Why the San Diego Padres Will Not Win the 2020 World Series
San Diego Padres World Series Odds: Why the San Diego Padres Will Not Win the 2020 World Series
Expanding the MLB playoffs to 16 teams just means 15 of them will go home emptyhanded. Join us for a look at why the San Diego Padres will not win the 2020 World Series.
|MLB Playoffs Playoffs||San Diego Padres||LA Dodgers||Atlanta Braves||Miami Marlins|
|NL Title Odds||+375||-120||+350||+800|
|World Series Odds||+700||+275||+700||+1400|
MLB Futures Odds Updated 10/6 via Bet365
Playoff Drought Over
One of the longest active playoff droughts in Major League Baseball ended this past week when the San Diego Padres secured a spot in the 2020 postseason. San Diego last made it to October baseball in 2006, a dry spell of 13 seasons, and won’t have to worry about how close the club was to the franchise record of playoff futility dating back to the 15-year run from its 1969 expansion campaign through the 1983 season.
It’s an exciting young team and one that ranks right up there on the baseball futures odds to end a 52-season streak and finally bring home the franchise’s first World Series title. The Padres are generally running around 9/1 in that column, putting them behind the Los Angeles Dodgers, New York Yankees, and Tampa Bay Rays, and right alongside squads like the Oakland Athletics, Chicago White Sox, and Chicago Cubs.
First Playoff Taste For Many Padres
That’s some pretty good company to be lumped in with for what promises to be a wild and unique ride through the MLB postseason. But does this youthful San Diego crew really have the right stuff to compete with the big boys?
The Padres were very active at the trade deadline as the front office adopted something of an all-in approach. General Manager A. J. Preller hauled in enough talent to make other front offices jealous and didn’t have to mortgage too much of the future. The biggest names the Padres parted with were pitcher Cal Quantrill plus outfielders Josh Naylor and Taylor Trammell.
In a bit of a strange move, San Diego brought in two new catchers in Aaron Nola, from Seattle, and Jason Castro, formerly of the Angels. While both are talented backstops in their own right, this could be trouble since both are having to learn how to work with a new pitching staff, and pitchers, in turn, are having to build trust and communication with new catchers. San Diego also brought in veteran first baseman Mitch Moreland, primarily to DH, and give the young lineup some playoff experience. Moreland has seen postseason action in seven of his previous 11 seasons but has hit only .244 in 48 October contests.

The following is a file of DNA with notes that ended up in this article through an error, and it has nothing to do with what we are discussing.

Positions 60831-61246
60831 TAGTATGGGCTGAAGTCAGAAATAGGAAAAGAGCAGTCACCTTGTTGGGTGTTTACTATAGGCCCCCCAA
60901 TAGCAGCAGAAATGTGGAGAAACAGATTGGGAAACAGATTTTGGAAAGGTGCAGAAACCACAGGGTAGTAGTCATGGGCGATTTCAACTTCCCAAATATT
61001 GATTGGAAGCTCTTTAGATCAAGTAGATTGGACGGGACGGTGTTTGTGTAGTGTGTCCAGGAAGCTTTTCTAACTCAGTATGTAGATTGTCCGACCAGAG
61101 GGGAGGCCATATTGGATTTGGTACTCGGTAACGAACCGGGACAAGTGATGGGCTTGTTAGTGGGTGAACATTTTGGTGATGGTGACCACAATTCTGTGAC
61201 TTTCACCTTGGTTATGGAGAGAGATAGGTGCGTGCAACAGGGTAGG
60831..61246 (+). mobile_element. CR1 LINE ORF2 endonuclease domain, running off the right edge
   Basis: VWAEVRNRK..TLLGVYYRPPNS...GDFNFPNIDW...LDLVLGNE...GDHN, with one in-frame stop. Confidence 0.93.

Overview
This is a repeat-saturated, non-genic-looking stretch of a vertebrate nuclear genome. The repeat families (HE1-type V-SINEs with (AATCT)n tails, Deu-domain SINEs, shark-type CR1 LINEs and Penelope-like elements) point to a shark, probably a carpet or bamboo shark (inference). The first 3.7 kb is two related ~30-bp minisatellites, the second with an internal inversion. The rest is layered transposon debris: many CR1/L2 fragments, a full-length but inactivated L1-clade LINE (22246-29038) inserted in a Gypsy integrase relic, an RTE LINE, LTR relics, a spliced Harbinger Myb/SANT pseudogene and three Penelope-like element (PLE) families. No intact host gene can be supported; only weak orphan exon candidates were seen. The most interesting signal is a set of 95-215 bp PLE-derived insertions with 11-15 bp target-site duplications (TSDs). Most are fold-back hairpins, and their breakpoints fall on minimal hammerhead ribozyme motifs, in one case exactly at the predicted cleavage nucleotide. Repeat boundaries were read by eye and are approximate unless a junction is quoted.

San Diego has one of the most talented left sides of the infield in shortstop Fernando Tatis, Jr. and third baseman Manny Machado. This will be the first time 21-year-old Tatis will play in the postseason, so it remains to be seen if he can handle that pressure. Machado has been in the playoffs before, beginning with his 2012 rookie season. He has yet to really show he can lift an entire team in October, and the memories are fresh of how he was MIA two years ago for the Dodgers in the World Series against Boston.
Loss Of Closer Yates Could Hurt
Peller also made a couple of deals to add quality arms to the pitching staff, bringing in starter Mike Clevinger from the Cleveland Indians and reliever Trevor Rosenthal from the Kansas City Royals. The trade for Rosenthal was made necessary by the season-ending injury to closer Kirby Yates earlier this summer, and while Rosenthal is having a strong bounce-back year, he’s still not in the same league as Yates. Rosenthal is joined by Drew Pomeranz to give the Padres a solid 1-2 punch in the bullpen, but after that pair, it gets rather dicey for manager Jayce Tingler.
Clevinger should be joined by Dinelson Lamet and Zach Davies as Tingler’s rotation for the opening 3-game series in the playoffs. It’s a formidable trio, and one that is largely responsible for 12 of the Padres’ first 18 games in September finishing ‘under’ the MLB odds. Still, as good as they have been in 2020, it’s still a threesome that has just one postseason starting assignment between them.
Dodgers Loom In Round 2
San Diego is due some respect for at least taking the Dodgers to the final week of the regular season before Los Angeles wrapped up its eighth consecutive NL West crown. The Padres could end up with the 2nd-best record in the National League and are definitely going to have the best W-L mark of any non-division winner in the Senior Circuit. That gives them the No. 4 seed in the NL Playoffs, putting them at home in Petco Park for the first round of action.
Right now, their opponent would be the St. Louis Cardinals as the No. 5 seed, but it’s a real dogfight for the 5-8 slots right now with the Miami Marlins, Milwaukee Brewers, Cincinnati Reds, and Philadelphia Phillies still in the hunt. Of those, the Cardinals would seem the toughest matchup for San Diego.
San Diego Padres – World Series Chances:
It’s easy to like the Padres in the first round against any of those teams. It’s not so easy to like them in the second round when they would be matched up against the Dodgers who have already locked up the overall top-seed in the NL. Los Angeles was favored on MLB betting boards in all 10 contests against San Diego and won six of them. Getting past the Dodgers is something I don’t see for any NL team outside of maybe the Braves and Cubs, and therein lies the biggest reason San Diego won’t win the World Series.